For most of U.S. history, the “ends of public utility” meant the government could take property to build highways and railroads. But in 2005 the Supreme Court ruled in Kelo v. City of New London that the general benefits a community enjoyed from economic growth qualified private redevelopment plans as a permissible “public use” under the Takings Clause of the Fifth Amendment.

At the time, Acton president Rev. Robert Sirico said that, “In the Supreme Court’s “new” ownership society, the very safety and security of God-given, inalienable rights are threatened.” That has been the general position of most every conservative and libertarian since the unfortunate ruling was handed down. But there are some people who think taking private property and giving it to others for their private use is “wonderful.” People like Donald Trump.

Ellen Carmichael explains why Trump loves the Kelo decision and why he is wrong to support this misuse of government power:

To celebrate his 63rd birthday last week, Russian Prime Minister Vladimir Putin participated in an exhibition hockey game. This was no ordinary pond hockey, however. It featured a cast of former NHL and professional stars. It also featured a stellar performance from Putin, who netted 7 goals in his team’s 15-10 victory.

This is a notable athletic achievement, particularly for a full-time politician who never had the chance to devote his life to sport. It is second only, perhaps, to the exploits of Kim Jong-Il, former North Korean dictator and “the greatest golfer in history.”


Blog author: jcarter
Monday, October 12, 2015

India is as rich as the US in 1881. A mesmerizing graphic shows where every country falls.
Dylan Matthews and Kavya Sukumar, Vox

As of 2013, India had a GDP per capita of $5,200, as measured in 2005 dollars. For comparison, the US had a GDP per capita (again, measured in 2005 dollars) of $5,200 in 1881.

Replace Welfare With a Negative Income Tax
Michael Shindler, Manhattan Institute

Amid years of perpetual congressional gridlock and partisan rivalry, the notion that both Republicans and Democrats could come together in support of sweeping welfare reform seems laughable. Yet, if it were to happen, the likeliest candidate for such a reformative policy might be the negative income tax (NIT).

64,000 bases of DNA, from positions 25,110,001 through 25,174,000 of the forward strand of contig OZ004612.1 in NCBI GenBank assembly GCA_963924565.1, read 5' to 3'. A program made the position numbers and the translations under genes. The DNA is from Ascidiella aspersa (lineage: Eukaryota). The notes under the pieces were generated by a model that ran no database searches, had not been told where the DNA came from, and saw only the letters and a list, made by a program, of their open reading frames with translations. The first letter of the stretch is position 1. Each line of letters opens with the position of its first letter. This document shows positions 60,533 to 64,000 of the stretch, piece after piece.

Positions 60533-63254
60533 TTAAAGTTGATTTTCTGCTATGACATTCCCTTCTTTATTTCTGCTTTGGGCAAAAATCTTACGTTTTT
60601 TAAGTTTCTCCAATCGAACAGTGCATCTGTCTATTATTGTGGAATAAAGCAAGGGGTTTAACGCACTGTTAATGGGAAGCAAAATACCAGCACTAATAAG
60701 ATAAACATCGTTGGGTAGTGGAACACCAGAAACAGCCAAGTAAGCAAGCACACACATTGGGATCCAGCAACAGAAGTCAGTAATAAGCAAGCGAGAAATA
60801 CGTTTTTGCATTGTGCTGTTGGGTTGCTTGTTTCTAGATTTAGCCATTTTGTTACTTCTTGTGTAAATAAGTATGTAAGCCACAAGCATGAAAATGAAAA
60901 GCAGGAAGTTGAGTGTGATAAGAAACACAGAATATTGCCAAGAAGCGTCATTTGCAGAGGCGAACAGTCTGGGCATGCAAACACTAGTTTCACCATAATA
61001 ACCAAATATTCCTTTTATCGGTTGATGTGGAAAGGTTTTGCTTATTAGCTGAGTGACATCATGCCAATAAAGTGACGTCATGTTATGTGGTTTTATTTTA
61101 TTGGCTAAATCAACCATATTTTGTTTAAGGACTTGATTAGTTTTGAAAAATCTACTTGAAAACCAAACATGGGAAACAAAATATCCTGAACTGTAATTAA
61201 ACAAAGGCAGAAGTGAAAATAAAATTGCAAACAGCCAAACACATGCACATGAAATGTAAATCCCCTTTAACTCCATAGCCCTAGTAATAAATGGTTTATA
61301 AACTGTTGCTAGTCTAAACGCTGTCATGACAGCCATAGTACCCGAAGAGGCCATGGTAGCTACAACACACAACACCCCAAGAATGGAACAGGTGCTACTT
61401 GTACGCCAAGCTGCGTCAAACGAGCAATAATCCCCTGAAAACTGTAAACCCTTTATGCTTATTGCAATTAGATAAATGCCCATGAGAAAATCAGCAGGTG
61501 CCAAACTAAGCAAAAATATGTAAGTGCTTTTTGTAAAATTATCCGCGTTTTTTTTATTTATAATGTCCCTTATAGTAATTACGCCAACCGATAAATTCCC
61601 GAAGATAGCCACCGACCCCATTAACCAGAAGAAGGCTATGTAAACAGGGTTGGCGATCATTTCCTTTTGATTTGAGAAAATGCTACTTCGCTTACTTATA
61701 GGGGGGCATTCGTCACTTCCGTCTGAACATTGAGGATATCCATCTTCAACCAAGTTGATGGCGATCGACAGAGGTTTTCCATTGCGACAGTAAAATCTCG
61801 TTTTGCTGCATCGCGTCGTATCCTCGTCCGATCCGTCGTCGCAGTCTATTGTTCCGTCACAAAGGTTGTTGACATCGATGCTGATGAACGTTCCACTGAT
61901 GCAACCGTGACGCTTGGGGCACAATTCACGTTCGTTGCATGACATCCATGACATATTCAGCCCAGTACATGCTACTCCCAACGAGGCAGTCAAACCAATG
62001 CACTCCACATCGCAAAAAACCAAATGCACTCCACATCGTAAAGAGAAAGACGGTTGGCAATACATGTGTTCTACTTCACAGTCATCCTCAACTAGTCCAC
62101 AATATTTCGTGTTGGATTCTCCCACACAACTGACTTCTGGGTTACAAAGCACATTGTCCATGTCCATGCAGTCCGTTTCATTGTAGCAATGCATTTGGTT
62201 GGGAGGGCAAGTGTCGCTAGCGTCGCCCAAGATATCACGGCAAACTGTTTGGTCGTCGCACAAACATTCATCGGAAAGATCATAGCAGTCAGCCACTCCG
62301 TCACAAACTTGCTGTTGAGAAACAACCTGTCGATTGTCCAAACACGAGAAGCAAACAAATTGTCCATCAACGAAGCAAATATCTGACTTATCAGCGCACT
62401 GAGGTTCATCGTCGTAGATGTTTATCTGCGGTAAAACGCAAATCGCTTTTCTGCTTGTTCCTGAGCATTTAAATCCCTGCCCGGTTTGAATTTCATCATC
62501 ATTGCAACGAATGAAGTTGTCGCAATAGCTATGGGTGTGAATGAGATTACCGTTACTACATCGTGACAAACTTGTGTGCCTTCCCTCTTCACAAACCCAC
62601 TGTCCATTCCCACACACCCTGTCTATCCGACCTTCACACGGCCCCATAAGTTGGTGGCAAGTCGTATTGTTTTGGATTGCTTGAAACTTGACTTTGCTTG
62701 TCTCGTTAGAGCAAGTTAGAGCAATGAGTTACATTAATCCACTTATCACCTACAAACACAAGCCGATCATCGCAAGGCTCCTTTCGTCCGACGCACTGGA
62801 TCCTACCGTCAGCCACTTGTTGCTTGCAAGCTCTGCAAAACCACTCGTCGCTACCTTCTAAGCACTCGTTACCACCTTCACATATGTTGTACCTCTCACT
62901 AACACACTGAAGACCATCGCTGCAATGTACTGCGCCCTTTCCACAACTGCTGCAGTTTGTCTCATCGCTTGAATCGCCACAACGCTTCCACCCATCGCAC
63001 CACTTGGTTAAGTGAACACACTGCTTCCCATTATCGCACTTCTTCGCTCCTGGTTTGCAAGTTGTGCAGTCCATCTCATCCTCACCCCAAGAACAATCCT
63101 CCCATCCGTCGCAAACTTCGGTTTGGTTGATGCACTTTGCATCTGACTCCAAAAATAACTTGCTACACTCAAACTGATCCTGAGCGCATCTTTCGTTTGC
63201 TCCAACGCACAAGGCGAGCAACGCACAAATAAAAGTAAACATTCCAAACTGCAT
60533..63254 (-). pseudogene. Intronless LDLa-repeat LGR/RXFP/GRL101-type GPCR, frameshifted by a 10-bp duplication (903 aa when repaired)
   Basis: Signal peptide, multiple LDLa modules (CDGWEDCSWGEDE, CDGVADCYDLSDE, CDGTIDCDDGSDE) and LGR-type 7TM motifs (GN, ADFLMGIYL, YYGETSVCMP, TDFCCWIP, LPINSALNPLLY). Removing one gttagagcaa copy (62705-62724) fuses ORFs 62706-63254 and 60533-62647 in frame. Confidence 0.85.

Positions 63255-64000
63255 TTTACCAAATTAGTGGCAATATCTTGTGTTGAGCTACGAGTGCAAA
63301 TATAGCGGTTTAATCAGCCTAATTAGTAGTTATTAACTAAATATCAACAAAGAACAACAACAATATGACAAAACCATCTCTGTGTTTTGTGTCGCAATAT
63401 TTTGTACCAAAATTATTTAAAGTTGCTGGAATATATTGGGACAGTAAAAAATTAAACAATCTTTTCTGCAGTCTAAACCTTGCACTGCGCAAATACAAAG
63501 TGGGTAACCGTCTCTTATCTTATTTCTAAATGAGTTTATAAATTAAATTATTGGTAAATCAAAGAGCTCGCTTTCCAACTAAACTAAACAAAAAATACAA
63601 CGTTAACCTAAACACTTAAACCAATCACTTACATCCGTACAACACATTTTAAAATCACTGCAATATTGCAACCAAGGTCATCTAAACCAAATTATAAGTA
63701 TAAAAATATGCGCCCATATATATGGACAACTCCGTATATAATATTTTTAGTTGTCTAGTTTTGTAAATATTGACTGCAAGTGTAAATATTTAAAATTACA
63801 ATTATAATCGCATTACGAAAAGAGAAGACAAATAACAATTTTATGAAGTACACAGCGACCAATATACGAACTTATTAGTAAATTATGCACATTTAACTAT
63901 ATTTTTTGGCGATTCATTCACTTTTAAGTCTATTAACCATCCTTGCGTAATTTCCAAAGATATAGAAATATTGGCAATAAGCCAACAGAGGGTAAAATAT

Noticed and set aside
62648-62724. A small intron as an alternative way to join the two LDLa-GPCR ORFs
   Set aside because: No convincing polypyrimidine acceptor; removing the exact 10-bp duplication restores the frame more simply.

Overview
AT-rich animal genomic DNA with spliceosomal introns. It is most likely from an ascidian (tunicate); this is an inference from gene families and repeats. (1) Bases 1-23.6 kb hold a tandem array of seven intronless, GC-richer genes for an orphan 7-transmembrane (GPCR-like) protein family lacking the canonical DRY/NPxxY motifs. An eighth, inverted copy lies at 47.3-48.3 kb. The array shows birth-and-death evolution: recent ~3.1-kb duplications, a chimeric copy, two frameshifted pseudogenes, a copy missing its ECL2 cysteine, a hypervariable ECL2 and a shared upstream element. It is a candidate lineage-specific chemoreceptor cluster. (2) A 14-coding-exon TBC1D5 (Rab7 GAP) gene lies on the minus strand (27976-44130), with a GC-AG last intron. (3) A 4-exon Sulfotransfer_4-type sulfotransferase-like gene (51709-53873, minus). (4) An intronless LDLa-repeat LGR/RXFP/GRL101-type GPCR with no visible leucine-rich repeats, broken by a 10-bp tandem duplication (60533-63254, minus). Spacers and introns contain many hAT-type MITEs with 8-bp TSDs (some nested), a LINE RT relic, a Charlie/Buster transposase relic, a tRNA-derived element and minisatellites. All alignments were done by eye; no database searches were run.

The Case for Choice in Education
Veronique De Rugy, The Corner

The answer is and always has been that throwing money at the problem of failing schools, especially when the money will be spent on teachers’ salary and consultants, does nothing to address the structural problems and disincentives to perform that exist in these schools.

Study: Democrats Moving Left Faster Than Republicans Moving Right
The American Interest

At least since the 2010 midterms, it’s been a liberal talking point that Republican extremism is to blame for political polarization and gridlock.

John C. Kennedy III

John C. Kennedy III

In late September, the Wall Street Journal asked Catholic business leaders for their reaction to Pope Francis’ economic views in an article titled, “For Business, a Papal Pushback.” It ran with the teaser line: “Corporate leaders see merit in pope’s message, if not his broad-brush attack on capitalism.” Journal writer Scott Calvert interviewed Acton Research Director Samuel Gregg for his story. Gregg observed that Pope Francis had characterized market economies as generally exploitative. “He doesn’t seem to want to concede the sheer number of people who have escaped from poverty as a consequence of the opening up of global markets and the activities of business,” he said. “I know a lot of Catholic businessmen who are quite demoralized when they hear the pope talk about the daily reality in which they live.”

I recently had a chance to talk to John C. Kennedy III, a Roman Catholic Grand Rapids, Michigan, businessman and a board member of the Acton Institute, for his read of the Francis visit. Kennedy is president and CEO of Autocam Medical. Before that, he was president and CEO of Autocam Corporation, which he founded in 1988 and sold in 2014 (for PowerBlog coverage of Autocam’s legal pushback against the Affordable Care Act’s requirement to provide contraceptives and abortifacients go here). Beyond his business commitments, Kennedy devotes time to a number of organizations. He is a member of the Boards of NN, Inc., the parent company of Autocam Corporation, Grand Valley State University, Lacks Enterprises, Shape Corporation, the Van Andel Institute, and Advisory Board Member of the University of Michigan Ross School of Business Samuel Zell and Robert H. Lurie Institute for Entrepreneurial Studies. Kennedy received his BA from the University of Detroit Mercy and his MBA from the University of Michigan.

Our exchange follows:

What was your reaction to the recent visit of Pope Francis to the United States?

Pope Francis’s visit was absolutely phenomenal. It really spoke to his leadership qualities. As a Catholic, I was proud of the leader of our church. The stamina of a 78-year-old man who went from morning to night every day, with beginning to end mass coverage, four or five times, was incredible. It’s just absolutely amazing to me. He did a great job. (more…)